A good performance management system aligns, monitors, measures, and makes visible all operations activities and outcomes throughout an organization. The system guides managers and frontline associates and allows them to make informed decisions — and then measure how well (or poorly) those decisions turned out. A good performance management system aligns, monitors, measures, and makes visible all operations activities and outcomes throughout an organization. The system guides managers and frontline associates and allows them to make informed decisions — and then measure how well (or poorly) those decisions turned out.
Most process plants (88 percent) have a documented performance management system in place, according to the PSbyM Process Industries Performance Study, conducted by Performance Solutions by Milliken. The study also found that executives at many plants indicate that their performance management systems have improved plant performances:
- Quality — 89 percent
- Productivity — 87 percent
- Safety — 86 percent
- Speed/Throughput — 86 percent
- Customer satisfaction — 86 percent
- Cost management — 83 percent
- Uptime/reliability — 82 percent
- Innovation — 78 percent
- Environmental compliance — 73 percent
Yet metrics over the past year at many of these same process plants tell a different story. For example, 13 percent of plants report an OSHA recordable incident rate of 50 or higher; 20 percent have complete-and-on-time delivery rates of 50 percent or worse; and 41 percent report machine uptime rates (as a percentage of scheduled uptime) of 70 percent or lower. This raises questions: Are the right performance management systems in place? Are the systems actively followed? Or are they merely outdated reporting procedures ignored by frontline managers and associates?
Ineffective performance management systems waste time and resources. Imagine the hidden employee and production capacity available if these plants deployed leading-edge systems to transform quality, delivery, EHS, and equipment-maintenance practices.
Fortunately, there’s a better way.
Milliken & Company, a global diversified manufacturer and service provider in operation since 1865, has relied on the Milliken Performance System (MPS) to achieve exceptional process performances for decades. The system is characterized by a foundation of safety and strategic clarity (i.e., identifying and executing improvements most beneficial to the organization) and supported by nine pillars (principles):
- Continuous skills development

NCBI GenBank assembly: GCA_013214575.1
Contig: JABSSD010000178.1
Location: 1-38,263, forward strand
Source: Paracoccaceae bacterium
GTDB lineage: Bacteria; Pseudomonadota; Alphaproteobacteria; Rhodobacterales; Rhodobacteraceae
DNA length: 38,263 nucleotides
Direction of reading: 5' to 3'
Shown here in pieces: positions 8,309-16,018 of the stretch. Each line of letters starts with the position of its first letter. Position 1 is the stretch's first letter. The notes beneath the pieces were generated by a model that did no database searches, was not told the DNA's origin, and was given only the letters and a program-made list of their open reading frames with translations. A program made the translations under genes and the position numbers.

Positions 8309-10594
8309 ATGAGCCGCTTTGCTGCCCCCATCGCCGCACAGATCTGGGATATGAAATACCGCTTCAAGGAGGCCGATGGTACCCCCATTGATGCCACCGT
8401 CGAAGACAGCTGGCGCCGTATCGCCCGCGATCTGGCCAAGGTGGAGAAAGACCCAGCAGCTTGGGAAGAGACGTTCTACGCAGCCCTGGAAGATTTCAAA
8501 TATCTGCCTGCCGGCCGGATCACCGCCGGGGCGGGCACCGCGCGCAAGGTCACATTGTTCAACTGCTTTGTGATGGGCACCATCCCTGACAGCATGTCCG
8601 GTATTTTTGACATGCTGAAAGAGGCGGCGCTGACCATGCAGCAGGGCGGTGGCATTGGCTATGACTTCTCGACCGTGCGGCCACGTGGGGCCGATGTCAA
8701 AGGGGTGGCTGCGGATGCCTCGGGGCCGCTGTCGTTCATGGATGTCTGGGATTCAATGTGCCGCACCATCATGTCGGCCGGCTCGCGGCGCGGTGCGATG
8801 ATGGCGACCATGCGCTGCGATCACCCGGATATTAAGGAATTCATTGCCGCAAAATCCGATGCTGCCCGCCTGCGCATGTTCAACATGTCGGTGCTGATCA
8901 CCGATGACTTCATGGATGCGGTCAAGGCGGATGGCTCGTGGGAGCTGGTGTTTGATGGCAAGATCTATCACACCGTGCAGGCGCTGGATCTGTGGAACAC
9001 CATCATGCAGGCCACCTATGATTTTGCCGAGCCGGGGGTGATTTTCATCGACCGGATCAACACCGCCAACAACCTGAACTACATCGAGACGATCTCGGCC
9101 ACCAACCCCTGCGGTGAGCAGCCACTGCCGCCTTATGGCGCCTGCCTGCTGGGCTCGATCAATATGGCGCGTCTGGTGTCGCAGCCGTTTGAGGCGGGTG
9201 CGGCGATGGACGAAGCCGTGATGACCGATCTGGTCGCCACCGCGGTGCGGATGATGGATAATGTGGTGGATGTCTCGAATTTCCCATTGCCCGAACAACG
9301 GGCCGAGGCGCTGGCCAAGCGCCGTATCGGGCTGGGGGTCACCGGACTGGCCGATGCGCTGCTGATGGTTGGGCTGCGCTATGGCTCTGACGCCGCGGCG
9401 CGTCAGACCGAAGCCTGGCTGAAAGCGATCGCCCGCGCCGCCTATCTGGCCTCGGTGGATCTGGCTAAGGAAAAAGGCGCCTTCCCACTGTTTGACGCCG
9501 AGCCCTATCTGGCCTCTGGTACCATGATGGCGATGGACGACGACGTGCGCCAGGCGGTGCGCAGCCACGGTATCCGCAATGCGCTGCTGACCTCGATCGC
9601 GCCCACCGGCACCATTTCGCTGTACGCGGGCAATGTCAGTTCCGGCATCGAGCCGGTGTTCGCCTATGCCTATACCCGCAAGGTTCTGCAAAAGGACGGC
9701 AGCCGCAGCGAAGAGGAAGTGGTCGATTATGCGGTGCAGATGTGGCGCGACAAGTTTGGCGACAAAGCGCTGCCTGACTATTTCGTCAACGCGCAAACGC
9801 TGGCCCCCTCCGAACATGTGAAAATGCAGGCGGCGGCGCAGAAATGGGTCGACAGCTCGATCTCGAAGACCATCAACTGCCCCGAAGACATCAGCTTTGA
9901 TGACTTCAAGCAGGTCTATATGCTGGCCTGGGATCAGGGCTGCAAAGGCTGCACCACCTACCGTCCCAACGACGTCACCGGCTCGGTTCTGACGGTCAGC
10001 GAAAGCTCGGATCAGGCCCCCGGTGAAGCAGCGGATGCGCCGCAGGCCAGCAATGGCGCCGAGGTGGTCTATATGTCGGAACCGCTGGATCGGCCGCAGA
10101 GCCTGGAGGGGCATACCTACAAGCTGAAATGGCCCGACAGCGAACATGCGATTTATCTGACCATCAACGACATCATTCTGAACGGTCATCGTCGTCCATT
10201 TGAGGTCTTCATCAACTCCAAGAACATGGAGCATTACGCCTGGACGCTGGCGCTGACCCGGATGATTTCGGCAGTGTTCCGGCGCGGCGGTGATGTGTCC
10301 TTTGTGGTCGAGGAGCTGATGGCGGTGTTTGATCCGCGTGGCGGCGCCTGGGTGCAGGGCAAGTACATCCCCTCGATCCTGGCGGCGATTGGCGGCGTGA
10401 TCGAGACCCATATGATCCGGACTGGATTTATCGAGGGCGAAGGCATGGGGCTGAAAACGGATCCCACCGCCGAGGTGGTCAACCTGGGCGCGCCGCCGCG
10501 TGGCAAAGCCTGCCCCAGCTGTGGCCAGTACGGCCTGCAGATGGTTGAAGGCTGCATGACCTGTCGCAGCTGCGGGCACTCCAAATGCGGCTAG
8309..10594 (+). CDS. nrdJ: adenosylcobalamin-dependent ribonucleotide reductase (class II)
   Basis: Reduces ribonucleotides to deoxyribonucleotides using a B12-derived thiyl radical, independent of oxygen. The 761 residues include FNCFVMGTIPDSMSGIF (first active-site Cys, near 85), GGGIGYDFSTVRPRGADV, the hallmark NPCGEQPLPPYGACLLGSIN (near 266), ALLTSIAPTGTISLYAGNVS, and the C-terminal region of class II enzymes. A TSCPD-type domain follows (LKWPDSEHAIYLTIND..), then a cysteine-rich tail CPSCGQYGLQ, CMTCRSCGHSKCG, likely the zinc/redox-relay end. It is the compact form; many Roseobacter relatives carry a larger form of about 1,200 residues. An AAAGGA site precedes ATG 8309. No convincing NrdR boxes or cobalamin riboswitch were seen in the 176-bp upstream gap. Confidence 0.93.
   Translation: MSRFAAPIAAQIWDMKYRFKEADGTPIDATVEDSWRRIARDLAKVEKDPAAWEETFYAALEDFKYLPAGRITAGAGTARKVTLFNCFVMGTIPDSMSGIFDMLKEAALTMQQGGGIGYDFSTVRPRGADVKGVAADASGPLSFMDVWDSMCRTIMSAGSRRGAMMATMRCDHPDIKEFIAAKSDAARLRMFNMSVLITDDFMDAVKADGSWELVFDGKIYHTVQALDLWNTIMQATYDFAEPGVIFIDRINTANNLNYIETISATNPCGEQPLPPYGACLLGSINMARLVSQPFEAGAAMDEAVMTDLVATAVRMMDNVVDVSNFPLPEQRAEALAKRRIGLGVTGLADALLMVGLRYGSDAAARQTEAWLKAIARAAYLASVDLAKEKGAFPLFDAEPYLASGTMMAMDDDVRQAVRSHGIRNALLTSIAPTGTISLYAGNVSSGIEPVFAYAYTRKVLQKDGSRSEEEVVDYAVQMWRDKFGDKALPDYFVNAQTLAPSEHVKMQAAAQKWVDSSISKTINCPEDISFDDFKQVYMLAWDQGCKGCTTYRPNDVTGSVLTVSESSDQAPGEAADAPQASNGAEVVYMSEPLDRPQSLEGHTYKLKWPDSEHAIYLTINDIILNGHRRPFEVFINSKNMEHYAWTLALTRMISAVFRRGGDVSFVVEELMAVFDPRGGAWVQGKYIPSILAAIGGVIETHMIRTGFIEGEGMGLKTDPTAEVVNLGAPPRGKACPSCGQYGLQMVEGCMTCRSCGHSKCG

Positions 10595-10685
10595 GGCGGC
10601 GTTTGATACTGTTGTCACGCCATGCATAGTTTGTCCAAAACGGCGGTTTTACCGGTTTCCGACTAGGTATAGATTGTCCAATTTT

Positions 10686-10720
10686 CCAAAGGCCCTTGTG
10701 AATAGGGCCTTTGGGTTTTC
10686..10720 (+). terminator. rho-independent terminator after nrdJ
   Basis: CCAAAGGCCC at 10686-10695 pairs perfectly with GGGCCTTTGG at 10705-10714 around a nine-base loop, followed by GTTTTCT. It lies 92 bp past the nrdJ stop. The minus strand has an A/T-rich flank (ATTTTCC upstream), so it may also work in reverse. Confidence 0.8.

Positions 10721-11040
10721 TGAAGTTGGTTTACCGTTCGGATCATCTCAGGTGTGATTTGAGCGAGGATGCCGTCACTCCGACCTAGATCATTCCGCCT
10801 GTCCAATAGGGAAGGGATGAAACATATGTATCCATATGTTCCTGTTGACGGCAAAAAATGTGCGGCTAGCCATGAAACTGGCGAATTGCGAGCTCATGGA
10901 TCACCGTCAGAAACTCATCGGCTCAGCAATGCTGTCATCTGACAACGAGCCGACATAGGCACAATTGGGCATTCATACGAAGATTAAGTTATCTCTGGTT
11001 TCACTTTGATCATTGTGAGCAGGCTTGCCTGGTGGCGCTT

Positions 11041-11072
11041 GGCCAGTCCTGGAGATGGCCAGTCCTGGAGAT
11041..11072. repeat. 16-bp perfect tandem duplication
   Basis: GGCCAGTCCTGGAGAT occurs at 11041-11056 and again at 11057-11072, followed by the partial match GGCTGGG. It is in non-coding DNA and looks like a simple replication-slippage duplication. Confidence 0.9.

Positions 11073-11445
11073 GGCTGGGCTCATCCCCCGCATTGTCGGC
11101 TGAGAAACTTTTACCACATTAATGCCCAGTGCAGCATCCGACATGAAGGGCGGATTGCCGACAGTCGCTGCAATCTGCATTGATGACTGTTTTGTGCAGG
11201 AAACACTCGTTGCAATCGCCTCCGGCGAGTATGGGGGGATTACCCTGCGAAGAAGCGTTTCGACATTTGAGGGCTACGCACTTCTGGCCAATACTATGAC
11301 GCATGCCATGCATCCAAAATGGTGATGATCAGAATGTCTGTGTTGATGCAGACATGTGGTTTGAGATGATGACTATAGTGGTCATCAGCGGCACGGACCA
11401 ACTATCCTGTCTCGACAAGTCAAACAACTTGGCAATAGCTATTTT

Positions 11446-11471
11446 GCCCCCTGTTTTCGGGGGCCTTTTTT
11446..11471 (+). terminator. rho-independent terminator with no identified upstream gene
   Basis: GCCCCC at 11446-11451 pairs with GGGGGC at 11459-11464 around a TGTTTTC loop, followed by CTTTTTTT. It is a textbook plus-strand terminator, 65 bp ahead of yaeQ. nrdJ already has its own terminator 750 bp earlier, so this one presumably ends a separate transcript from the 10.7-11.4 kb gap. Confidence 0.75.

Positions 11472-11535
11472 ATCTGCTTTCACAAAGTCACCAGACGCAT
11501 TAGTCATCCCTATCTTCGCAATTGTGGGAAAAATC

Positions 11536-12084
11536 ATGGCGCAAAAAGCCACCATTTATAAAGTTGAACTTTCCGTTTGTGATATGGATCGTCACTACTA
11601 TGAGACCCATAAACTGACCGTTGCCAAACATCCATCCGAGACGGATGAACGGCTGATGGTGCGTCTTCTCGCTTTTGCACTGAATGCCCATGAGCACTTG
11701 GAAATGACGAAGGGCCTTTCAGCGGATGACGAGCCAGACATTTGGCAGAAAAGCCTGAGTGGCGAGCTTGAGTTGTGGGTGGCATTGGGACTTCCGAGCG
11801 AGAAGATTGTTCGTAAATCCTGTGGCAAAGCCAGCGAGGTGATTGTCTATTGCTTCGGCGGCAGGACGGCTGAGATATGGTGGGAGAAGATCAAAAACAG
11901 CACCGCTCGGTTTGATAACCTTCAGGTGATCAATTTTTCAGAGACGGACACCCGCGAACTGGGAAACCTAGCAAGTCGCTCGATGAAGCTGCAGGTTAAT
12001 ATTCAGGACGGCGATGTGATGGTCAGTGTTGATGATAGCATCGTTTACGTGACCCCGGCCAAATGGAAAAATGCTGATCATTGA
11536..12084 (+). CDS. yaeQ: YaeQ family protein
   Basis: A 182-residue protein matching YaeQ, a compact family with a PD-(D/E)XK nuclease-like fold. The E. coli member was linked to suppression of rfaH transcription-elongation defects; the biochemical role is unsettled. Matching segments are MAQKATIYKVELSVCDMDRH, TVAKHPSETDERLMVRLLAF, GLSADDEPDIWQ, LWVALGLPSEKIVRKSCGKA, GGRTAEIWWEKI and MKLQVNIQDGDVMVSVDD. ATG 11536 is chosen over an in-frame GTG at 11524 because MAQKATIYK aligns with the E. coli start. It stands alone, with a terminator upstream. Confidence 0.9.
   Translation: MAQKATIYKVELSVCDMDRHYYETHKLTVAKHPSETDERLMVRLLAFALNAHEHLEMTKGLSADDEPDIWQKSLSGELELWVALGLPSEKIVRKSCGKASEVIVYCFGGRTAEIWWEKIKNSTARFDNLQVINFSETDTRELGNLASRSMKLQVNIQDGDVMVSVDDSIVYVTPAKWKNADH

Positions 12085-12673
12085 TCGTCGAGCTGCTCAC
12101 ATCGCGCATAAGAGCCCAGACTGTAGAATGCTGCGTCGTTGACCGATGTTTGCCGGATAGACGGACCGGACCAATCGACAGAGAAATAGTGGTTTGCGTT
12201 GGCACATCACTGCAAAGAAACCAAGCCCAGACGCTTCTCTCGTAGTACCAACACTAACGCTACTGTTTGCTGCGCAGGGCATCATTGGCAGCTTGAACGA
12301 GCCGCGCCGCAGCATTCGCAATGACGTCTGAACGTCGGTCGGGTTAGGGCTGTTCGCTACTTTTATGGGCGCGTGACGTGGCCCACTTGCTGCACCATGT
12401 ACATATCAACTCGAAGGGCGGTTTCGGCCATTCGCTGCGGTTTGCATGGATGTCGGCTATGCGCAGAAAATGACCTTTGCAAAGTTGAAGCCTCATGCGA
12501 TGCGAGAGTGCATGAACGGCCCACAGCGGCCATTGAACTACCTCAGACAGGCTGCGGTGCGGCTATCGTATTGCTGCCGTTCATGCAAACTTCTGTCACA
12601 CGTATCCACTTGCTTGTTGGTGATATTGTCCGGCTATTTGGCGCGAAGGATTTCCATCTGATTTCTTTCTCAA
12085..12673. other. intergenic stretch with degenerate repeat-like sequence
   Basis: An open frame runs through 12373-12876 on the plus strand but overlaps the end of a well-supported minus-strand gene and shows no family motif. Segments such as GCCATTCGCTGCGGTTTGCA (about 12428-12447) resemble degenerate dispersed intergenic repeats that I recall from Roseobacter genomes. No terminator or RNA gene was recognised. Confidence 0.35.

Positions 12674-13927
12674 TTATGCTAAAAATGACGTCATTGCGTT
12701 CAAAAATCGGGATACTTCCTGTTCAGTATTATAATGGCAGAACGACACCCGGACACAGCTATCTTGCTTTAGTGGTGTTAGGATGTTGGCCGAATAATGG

- Daily team maintenance
- Focused improvement
- Production control
- Planned maintenance
- Quality management
- Early equipment management
- Concurrent new product development DFSS (Design for Six Sigma)
Performance Solutions by Milliken, the operations consultancy of Milliken & Company, has brought MPS to hundreds of organizations around the globe — some implementing MPS-like systems and others applying missing MPS pillars to adapt and improve their existing systems. MPS has helped manufacturers to properly manage equipment, improve associate skills and knowledge, and develop preventive and predictive maintenance practices that lead to dramatic operations outcomes.
MPS is a core component of Performance Solutions’ proven path for operations transformation, which moves through six phases:
- Accommodate, educate, demonstrate: Company executives visit Milliken facilities, learn about MPS, and then observe the system in action (and the results achieved).
- Assessment: Performance Solutions practitioners analyze a company’s overall operations, evaluate current systems against MPS pillar processes and criteria, assess company culture, and then document gaps and strengths.
- Master plan: Practitioners and company executives establish a plan to systematically address weaknesses and develop a rollout schedule to achieve agreed-upon goals; the plan’s nomenclature is company-specific so that it resonates with management and employees.
- Plant implementation plan: The initial plant(s) is/are identified to adopt the improvement system, and a plan developed to standardize processes across the plant(s).
- Model: A specific area, line, or piece of equipment within the selected plant begins the transformation; the model is selected based on criteria including urgency, capacity to replicate standards to other areas, and ability to completely improve the area.
- Replication: Once the model area is transformed, the new concepts, standards, and aides (e.g., technical sheets, standard work sheets, equipment guides) are deployed to other areas within the plant, and the overall plant transformation gains in speed and performance improvement.
The PSbyM Process Industries Performance Study highlights a gap between what executives at process plants think is occurring and what’s actually happening on the plant floor. Is your performance management system delivering the results your company needs? If not, sign up here to receive more study news and analysis and to learn how Performance Solutions by Milliken can bring the power of MPS to your facilities.